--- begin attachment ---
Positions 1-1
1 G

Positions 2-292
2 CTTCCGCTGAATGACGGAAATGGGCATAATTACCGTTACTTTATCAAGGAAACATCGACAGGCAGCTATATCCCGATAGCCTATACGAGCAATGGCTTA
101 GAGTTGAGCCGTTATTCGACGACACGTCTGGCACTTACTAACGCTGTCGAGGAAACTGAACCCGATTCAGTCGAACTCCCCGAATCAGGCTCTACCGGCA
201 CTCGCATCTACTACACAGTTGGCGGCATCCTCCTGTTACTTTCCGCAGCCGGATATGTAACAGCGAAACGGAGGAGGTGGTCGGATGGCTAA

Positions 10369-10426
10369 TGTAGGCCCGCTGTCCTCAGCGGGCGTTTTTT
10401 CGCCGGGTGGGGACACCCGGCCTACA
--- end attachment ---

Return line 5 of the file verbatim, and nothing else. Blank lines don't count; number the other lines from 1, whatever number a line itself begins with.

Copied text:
101 GAGTTGAGCCGTTATTCGACGACACGTCTGGCACTTACTAACGCTGTCGAGGAAACTGAACCCGATTCAGTCGAACTCCCCGAATCAGGCTCTACCGGCA